March 18, 2008

The State of Corrections

By Senator Lena C. Taylor

Chickens coming home to roost is all I could think about when reviewing a recent report.  A few weeks ago, the Pew Center confirmed what many of us already knew: Our nation’s incarceration rate has reached epidemic proportions. 

According to the Center’s study, more than one in 100 Americans are locked up right now.  The statistics for African-Americans are especially staggering.  One in nine black men between the ages of 20 through 34 is behind bars.  African-American women are more than three-and-a-half times as likely to be incarcerated as our white counterparts.

Not only must things change, they’ve got to change soon.  We cannot continue locking up residents at the pace and cost that we are currently experiencing.  We have to be smarter about how we expend the limited fiscal resources that we have.  We have to be more thoughtful about how we choose to hold residents accountable for their crimes.  And although there are those who liken any efforts to be smarter on crime with being “softer” on crime, it’s time for us to reassess our approach to corrections.

For years, now, I’ve been advocating alternative approaches to Wisconsin’s corrections problems.  With almost 23,000 people in jail or in prison in our state on any given day, our “lock em’ up and throw away the key” stance is failing.  Alternatives that are logical and cost-effective are available and utilized successfully in other states.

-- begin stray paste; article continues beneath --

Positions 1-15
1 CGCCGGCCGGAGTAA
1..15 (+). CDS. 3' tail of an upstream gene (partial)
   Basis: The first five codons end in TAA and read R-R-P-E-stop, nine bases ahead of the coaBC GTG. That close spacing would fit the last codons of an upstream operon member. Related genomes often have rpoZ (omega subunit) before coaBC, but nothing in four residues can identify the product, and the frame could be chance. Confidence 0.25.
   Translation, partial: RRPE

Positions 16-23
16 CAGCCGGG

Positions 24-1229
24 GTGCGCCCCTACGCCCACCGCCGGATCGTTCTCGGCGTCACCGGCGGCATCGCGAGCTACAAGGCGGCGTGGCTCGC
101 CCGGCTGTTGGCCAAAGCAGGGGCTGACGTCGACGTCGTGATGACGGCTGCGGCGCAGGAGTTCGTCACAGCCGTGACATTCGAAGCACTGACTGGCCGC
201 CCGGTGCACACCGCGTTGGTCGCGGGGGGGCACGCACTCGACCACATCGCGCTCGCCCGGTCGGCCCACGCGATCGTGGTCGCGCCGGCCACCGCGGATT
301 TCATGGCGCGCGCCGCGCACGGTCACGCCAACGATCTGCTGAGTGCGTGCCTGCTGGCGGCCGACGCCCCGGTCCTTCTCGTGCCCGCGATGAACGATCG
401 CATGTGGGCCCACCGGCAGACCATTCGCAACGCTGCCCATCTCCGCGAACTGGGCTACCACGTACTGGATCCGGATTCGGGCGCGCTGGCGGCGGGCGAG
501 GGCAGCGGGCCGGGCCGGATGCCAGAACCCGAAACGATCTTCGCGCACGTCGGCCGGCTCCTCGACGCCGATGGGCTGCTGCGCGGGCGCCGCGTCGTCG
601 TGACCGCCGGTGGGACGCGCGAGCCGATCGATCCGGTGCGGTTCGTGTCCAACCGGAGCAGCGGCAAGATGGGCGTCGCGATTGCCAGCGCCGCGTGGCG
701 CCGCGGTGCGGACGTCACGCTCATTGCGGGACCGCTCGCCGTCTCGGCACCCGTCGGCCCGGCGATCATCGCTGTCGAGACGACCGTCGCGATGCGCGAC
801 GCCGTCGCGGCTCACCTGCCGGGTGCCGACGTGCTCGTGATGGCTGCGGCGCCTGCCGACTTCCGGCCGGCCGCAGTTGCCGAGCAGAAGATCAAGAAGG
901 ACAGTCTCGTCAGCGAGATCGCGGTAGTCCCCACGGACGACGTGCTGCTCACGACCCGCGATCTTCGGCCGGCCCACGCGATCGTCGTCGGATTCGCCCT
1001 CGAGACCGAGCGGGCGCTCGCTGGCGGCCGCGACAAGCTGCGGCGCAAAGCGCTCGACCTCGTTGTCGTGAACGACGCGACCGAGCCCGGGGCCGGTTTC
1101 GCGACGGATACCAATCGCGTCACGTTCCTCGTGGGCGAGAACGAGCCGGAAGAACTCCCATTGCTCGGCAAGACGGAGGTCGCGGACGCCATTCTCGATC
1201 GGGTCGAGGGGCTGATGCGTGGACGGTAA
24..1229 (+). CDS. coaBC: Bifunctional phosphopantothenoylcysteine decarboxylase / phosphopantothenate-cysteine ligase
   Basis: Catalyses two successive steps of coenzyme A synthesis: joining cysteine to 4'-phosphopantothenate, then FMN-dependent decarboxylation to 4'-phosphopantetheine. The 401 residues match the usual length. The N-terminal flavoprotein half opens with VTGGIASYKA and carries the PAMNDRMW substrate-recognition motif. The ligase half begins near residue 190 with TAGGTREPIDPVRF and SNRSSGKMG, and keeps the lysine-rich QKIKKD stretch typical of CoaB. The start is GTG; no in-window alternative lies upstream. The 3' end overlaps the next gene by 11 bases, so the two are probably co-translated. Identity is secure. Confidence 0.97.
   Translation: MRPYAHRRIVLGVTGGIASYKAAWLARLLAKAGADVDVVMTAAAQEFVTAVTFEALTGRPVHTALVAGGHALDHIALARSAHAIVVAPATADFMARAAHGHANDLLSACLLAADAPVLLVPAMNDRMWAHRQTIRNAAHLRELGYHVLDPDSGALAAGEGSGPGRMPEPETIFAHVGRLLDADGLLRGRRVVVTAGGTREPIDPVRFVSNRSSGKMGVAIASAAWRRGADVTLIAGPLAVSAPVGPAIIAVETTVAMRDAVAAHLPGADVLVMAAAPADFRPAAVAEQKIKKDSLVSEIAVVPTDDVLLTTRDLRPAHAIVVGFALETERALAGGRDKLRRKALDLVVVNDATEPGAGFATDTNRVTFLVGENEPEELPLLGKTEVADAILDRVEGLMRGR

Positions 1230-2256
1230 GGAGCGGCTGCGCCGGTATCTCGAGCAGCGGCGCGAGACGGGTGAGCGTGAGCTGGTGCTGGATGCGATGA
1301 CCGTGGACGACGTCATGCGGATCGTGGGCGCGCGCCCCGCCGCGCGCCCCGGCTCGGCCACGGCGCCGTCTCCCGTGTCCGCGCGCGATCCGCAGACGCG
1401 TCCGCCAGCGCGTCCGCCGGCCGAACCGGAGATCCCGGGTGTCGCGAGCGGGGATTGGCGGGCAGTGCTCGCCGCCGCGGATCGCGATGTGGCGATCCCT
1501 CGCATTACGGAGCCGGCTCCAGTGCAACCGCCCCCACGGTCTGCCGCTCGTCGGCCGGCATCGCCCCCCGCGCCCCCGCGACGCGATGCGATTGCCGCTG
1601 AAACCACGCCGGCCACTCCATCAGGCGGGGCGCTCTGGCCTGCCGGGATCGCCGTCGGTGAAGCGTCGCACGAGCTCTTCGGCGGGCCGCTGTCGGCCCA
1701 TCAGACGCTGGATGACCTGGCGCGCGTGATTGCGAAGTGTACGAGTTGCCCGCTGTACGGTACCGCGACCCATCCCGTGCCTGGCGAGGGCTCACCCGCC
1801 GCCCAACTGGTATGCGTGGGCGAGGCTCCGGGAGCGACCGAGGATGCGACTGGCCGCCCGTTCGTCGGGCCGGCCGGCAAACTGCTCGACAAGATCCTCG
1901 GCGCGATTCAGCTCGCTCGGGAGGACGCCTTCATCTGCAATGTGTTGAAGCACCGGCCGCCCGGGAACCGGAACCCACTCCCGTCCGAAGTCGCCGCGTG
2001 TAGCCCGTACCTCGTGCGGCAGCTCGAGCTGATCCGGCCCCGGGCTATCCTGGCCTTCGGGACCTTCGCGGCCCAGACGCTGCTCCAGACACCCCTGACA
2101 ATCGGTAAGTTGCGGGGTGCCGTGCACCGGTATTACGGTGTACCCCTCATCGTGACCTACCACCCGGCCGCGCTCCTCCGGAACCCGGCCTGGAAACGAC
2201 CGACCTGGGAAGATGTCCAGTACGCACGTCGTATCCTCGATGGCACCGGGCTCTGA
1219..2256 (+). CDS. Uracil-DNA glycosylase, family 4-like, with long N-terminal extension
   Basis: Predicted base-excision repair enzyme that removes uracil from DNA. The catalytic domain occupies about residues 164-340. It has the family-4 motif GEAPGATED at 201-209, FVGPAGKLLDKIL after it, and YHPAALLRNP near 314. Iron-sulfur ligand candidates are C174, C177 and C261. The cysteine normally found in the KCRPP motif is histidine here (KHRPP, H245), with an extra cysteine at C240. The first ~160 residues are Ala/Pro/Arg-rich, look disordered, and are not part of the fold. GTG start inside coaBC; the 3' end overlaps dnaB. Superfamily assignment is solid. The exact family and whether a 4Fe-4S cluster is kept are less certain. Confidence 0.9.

I, along, with the other members of the Judiciary and Corrections Committee, have heard from judges, corrections officials, lawyers, those incarcerated, community members and advocacy groups about the need to approach old corrections problems in new ways.

Drug convictions, for example, have been the number one cause of growth in our state’s prison population during the past two decades.  But instead of being proactive and tailoring our sentencing measures to the problem, we have created an overburdened and ineffective system.  Not only is that approach more costly than most alternatives, but it doesn’t do anything to reduce substance abuse or enhance public safety in the long run. 

Even in reviewing federal legislation, it is troubling that drug crimes are continually punishable after release by denying drug offenders opportunities to access important government resources.  Routinely keeping drug offenders from education or job training programs doesn’t help them become contributing citizens.  Being smart about incarceration means, among other things, supporting programming that prepares convicted drug users to return to their communities ready to make a change for themselves, their families, and their communities.

Other options, like the Justice Reinvestment Initiative, should be given serious consideration.  This is a project that assists policymakers in developing population-specific solutions to corrections problems.  It’s a data-driven, fiscally sound strategy that allows us not only to reduce spending on corrections, but also increase public safety and improves the reentry process.  When it’s been tried in other states, there have been dramatic reductions in recidivism, not to mention savings of hundreds of millions of dollars.  Just look at the statistics and you’ll see, now’s the time for change in our corrections policy.

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